History and Archaeology of Lake Miramar, Chiapas: 2500 years of culture
Ramón Folch González - Escuela Nacional de Antropología e Historia
In this paper I will present the results of 3 years of research in the southern part of the Lacandon Jungle of Chiapas, Mexico. I have focused on Lake Miramar and its surrounding area where archaeological evidence exists up to the Early and Middle Preclassic periods (1200 – 200 B.C.). Unlike elsewhere in the region where Maya culture dominates, in Miramar it appears that there were a great number of foreigners who left offerings in caves, cliffs and ruins. Evidence shows there is iconography from the Coast of Guatemala, the central depression of Chiapas and the highlands of both Chiapas and Guatemala.
After the conquest of Mexico, the Spaniards set to conquer the rest of Mesoamerica, Chiapas was subdued in 1528, but the Choltí-Lacandon resisted up to 1695. The last battle between Choltí-Lacandon and Spaniards happened in Lake Miramar in 1586. Lake Miramar was also the place where modern Lacandon Jataté group resided until the late sixties. The last five centuries of Lake Miramar are full of unstudied data that can provide crucial answers to some of the modern problems of Maya studies in the region like trade routes, material culture and iconography and interaction between different groups.
Since this is the first archaeological approach to the region in more than 30 years, important archival work must be done. Explorers have been through the area since the early thirties and information obtained in their works is extremely valuable. This study is a fundamental research to prepare more ambitious work in the future including excavations and survey.
Building Ancient Cities from the Ground up: Agent-Based Modeling and Lowland Maya Settlement Structure
Beniamino Volta - University of California, San Diego
Understanding how premodern cities functioned is a pressing concern in our increasingly urbanized world. Ancient low-density settlements are especially relevant to current debates about “green” or sustainable urbanism, yet they have received relatively little attention from urban historians. The residential areas of lowland Maya cities tended to have low structure densities, dispersed or loosely clustered layouts, and little evidence of formal planning. Previous research has explained these characteristics as the result of environmental conditions, land-use practices, or weakly centralized political institutions. To date, little work has been done to understand how residential dispersion may have been related to the long-term growth trajectories and sustainability of ancient communities. In this talk I present an agent-based computational model that simulates the emergence of the low-density residential patterns of Maya settlements from the interaction of household-level subsistence decisions, supra-household networks, and the environment. I test the model output against survey data from Uxul and Oxpemul —two regional centers in southern Campeche, Mexico— and discuss its implications for understanding the spatial patterns and demography of these settlements. This study suggests that variations in model dynamics are associated with distinctive spatial signatures that can aid in the interpretation of the archaeological record. By way of conclusion, I address the broader implications of a modeling approach for quantitatively analyzing and comparing low-density settlements.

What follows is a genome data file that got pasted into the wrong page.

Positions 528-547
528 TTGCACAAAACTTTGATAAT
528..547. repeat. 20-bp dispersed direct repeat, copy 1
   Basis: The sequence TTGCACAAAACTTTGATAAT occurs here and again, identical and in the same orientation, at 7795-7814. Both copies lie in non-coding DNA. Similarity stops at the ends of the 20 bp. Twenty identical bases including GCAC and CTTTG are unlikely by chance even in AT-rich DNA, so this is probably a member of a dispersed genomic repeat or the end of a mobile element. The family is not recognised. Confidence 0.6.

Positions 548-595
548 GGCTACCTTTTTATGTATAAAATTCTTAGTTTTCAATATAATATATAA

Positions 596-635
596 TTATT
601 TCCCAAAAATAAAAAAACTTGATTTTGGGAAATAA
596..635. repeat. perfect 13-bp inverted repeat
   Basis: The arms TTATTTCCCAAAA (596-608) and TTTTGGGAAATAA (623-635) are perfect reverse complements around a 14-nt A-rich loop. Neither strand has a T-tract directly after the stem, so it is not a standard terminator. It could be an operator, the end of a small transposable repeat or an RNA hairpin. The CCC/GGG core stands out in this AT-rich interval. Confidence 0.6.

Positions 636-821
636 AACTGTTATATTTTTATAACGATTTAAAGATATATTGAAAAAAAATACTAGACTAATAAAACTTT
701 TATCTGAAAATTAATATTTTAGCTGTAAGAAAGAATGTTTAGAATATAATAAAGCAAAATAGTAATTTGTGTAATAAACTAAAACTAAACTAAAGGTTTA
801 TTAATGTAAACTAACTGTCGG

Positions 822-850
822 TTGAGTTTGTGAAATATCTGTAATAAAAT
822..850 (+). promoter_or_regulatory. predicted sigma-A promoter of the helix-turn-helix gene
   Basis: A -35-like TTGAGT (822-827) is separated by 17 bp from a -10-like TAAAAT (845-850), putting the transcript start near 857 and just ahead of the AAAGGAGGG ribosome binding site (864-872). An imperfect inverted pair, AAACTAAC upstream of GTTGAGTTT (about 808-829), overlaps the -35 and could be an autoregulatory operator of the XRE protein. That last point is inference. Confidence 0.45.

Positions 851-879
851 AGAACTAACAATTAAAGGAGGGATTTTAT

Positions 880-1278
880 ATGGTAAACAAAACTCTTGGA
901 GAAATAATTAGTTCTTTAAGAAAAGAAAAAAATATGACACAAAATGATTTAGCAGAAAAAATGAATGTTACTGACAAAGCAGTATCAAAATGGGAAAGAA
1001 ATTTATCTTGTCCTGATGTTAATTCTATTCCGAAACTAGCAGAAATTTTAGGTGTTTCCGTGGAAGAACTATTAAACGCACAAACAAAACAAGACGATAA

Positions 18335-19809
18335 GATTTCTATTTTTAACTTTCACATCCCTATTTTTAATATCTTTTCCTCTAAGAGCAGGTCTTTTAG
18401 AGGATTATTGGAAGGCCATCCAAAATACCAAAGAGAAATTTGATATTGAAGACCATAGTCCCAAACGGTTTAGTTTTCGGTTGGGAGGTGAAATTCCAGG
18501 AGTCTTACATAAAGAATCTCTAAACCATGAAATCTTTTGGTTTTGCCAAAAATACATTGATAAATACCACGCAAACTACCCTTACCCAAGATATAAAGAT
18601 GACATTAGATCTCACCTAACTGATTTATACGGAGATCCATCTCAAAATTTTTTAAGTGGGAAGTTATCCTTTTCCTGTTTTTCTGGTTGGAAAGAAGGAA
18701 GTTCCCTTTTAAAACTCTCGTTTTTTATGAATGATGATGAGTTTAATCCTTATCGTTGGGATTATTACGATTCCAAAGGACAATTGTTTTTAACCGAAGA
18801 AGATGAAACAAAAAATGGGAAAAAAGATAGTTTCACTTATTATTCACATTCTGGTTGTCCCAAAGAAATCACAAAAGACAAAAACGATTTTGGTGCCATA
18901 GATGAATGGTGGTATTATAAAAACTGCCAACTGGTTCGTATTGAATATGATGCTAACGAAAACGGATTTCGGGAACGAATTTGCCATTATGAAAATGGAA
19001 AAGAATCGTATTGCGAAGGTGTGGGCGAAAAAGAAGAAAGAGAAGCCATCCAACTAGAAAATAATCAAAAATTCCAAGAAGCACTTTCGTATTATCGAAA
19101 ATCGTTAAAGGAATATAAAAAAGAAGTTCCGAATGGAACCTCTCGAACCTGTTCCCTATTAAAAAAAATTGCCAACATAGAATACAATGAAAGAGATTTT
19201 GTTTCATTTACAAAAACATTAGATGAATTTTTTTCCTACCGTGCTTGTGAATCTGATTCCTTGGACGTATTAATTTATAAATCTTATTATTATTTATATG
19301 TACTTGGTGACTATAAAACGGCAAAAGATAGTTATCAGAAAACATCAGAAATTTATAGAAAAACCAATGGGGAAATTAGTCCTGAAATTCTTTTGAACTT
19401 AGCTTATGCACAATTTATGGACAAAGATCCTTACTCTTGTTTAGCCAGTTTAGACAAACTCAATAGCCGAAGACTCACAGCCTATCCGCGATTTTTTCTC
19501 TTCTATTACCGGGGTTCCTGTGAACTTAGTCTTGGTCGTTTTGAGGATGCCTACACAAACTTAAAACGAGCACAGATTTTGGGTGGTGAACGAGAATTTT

The ajk'uhuun of La Corona: Court Officials and Regime Administration at a Classic Maya Royal Court.
Maxime Lamoureux-St-Hilaire - Tulane University
Classic Maya royal courts were political institutions of comparable complexity to the royal courts of Western Medieval Europe. Beyond the royal household, they included a set of titled officials with defined roles who regularly assembled at court, representing a protobureaucracy. The seats of royal courts, regal palaces, were elaborate architectural institutions designed to administer complex political economies – featuring buildings and patios to facilitate the exchange of goods and information between the royals and their allies. While polychrome vases and murals famously portray the glamorous facets of these exchanges, they leave aside much of the administrative activities which necessarily framed these.
In this paper, I present architectural, artifactual, and epigraphic datasets which allowed me to identify crucial administrative buildings in the regal palace of La Corona. I propose these structures were the home and workplace of a priestly courtly elite headed by an ajk'uhuun – a courtly title understood as that of a chief priestly scribal figure. These buildings included evidence for scribal activities, the carving of hieroglyphic monuments, and secretive storage space. Additionally, a tightly controlled passageway – for accounting for the goods accumulated and distributed at court – was also part of this administrative complex.
Through a discussion of architecture, artifacts, texts, and images, this paper explores questions related to the structure of Classic Maya royal courts, political economy, and addresses historical figures of La Corona.
Title and Abstract Not Submitted
Mary Kate Kelly
Mark Van Stone